The 2020 Theatre Diary – January

The 2020 Theatre Diary – January

The January roundup included both classic plays, such as The Duchess of Malfi, Uncle Vanya and Three Sisters, as well as recent musicals Dear Evan Hansen and Girl from the North Country

The Curious Incident of the Dog in the Night-Time – Footnotes

Our Country’s Good – Footnotes

Our Country’s Good – Footnotes

The Footnotes to our episode on Our Country’s Good include observations on the parallels with the play-within-the-play, The Recruiting Officer.  

The Recruiting Officer
There is an additional richness in Our Country’s Good that comes from the parallels between its story and themes, and those in the play-within-the-play, The Recruiting Officer. The Recruiting Officer presents a satirical portrait of society in the country town of Shrewsbury, focussing particularly on the activities of several army officers whose mission is to recruit local men to serve in the army. Along the way officers don’t mind enjoying the hospitality of the local ladies, who in turn are seeking to recruit partners of their own. Although the play is a comedy of love and deception, like Our Country’s Good it also has serious things to say about social class, women’s position and prospects, and the realities of military service.

The many specific parallels between the plays begin with the simple fact that the Royal Marines sent to establish the colony in Our Country’s Good are of course recruits themselves. In fact a number of them do not appear to be happy that they have been selected for this challenging mission. By contrast to The Recruiting Officer, which is set in 1706 when the army were buoyed by a recent victory over the French, these officers have just suffered an historic defeat in America. It’s safe to say that morale is not high in the camp here. The fate of the convicts is also not dissimilar to the way that petty criminals were often impressed into the army – many are victims of trumped up charges or excessive sentencing.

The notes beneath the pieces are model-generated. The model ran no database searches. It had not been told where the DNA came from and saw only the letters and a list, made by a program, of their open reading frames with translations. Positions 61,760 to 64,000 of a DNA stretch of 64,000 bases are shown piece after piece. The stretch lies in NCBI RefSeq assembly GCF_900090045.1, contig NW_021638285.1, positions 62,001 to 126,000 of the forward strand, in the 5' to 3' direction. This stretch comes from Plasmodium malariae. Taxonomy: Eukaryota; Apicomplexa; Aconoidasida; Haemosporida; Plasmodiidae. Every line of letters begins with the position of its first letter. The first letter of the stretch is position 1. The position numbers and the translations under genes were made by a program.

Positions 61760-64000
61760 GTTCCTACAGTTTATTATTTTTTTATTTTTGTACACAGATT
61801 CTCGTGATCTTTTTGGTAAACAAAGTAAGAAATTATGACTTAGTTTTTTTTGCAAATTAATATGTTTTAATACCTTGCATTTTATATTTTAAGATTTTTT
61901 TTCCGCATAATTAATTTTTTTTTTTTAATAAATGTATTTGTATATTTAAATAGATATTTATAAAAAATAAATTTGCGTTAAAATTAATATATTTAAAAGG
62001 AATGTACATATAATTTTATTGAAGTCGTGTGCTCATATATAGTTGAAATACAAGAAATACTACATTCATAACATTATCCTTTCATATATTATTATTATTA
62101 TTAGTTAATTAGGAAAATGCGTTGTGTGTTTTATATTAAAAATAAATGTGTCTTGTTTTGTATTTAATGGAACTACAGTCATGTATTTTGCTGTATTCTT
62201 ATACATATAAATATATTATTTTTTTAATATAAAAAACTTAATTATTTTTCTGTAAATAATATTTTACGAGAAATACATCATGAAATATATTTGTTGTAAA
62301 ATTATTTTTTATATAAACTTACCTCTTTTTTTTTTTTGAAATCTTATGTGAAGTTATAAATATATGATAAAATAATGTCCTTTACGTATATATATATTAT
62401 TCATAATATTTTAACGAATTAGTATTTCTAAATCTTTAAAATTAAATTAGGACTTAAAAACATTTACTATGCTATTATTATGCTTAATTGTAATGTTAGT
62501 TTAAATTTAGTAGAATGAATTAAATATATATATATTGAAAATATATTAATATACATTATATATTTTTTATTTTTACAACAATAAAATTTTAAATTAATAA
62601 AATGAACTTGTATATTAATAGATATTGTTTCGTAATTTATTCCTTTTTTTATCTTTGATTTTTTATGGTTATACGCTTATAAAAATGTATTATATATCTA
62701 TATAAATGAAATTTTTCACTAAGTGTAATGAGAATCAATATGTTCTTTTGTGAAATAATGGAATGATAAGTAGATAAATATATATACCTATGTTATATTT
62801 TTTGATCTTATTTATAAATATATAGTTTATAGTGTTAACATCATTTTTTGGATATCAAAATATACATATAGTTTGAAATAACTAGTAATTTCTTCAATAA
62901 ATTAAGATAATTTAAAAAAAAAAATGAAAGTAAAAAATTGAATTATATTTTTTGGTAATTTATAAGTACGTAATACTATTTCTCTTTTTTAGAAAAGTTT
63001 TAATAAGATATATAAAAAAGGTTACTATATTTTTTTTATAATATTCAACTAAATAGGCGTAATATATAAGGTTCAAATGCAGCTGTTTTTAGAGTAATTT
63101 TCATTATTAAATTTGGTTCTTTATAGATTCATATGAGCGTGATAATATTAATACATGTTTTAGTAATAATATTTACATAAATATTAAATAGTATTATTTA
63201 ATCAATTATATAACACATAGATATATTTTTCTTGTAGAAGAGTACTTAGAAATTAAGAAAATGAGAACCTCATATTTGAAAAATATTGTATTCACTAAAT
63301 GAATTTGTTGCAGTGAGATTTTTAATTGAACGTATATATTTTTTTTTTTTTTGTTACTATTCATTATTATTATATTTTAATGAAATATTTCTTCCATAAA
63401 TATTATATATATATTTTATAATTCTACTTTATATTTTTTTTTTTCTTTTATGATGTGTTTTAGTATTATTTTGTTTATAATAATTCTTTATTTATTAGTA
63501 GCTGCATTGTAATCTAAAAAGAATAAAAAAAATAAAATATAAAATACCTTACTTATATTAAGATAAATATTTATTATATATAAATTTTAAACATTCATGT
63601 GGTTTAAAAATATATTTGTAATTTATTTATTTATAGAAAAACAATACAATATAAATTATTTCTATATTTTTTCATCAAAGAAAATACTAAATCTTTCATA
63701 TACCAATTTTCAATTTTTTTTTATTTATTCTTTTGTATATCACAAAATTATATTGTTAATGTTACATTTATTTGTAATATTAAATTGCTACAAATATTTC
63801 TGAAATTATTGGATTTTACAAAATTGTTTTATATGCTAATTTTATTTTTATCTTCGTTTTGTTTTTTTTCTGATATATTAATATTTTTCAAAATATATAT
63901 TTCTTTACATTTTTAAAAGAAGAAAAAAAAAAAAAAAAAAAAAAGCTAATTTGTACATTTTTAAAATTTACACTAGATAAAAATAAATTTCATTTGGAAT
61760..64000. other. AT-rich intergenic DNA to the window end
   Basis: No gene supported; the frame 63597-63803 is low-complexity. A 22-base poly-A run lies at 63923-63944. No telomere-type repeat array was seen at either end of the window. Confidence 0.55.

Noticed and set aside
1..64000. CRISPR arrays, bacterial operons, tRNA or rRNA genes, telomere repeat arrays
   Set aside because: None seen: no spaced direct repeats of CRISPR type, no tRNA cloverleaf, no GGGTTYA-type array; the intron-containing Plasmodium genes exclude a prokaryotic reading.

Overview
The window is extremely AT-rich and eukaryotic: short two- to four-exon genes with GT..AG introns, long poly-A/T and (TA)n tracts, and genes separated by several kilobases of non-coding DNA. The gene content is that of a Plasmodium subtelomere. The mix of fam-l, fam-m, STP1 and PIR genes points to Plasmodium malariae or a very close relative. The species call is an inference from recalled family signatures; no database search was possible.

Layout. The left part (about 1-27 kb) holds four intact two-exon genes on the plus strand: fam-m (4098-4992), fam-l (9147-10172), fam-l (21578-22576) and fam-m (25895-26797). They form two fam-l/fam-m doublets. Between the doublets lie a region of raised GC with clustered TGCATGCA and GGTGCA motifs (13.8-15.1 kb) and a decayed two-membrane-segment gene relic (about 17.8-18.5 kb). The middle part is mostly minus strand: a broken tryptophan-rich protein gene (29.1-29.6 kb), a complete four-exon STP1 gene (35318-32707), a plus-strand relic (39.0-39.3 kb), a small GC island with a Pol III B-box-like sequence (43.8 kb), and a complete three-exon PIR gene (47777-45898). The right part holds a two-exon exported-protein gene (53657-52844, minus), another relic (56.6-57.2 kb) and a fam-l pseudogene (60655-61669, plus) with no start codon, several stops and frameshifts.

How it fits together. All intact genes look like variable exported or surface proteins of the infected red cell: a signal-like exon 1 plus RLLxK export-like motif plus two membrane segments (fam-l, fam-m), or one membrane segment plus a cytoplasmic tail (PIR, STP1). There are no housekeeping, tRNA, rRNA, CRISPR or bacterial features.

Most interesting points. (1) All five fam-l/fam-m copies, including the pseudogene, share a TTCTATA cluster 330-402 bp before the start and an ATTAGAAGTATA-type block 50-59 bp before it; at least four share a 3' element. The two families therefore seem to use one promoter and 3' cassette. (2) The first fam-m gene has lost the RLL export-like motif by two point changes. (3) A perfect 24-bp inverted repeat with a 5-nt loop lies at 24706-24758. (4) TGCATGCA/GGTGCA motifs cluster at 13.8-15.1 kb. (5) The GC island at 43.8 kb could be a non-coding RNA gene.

Somewhat ironically the marines in Our Country’s Good express concerns about the specific choice of the play that the convicts are to perform. Ross and Tench, for example, are fear that the immorality of the officers on display in The Recruiting Officer could encourage insubordination or worse  in the company. The officers’ objections may partly be based on their understanding that The Recruiting Officer was notoriously candid in its references to sexual relationships, including overtones of homosexuality in the army, which may of course been too close to the bone for the service men.

Their assumptions about the immorality of the theatre may also stem from the historic view that actresses were commonly associated with being prostitutes – a connection which Major Ross makes about the prospect of the convict women being in the play: ‘Filthy, thieving, lying whores and now we have to watch them flout their flitty ways on the stage.”  Reverend Johnson underlines the point when he observes that his wife would certainly not entertain the idea of acting in a play: “My wife abhors anything of that nature. After all, actresses are not famed for their morals.” When the Reverend seeks reassurance from Captain Clark that The Recruiting Officer is a play that promotes marriage, there is further irony in the captain’s partial answer: “They marry for love and to secure wealth”, his failing to mention the other less salubrious behaviour of the officers.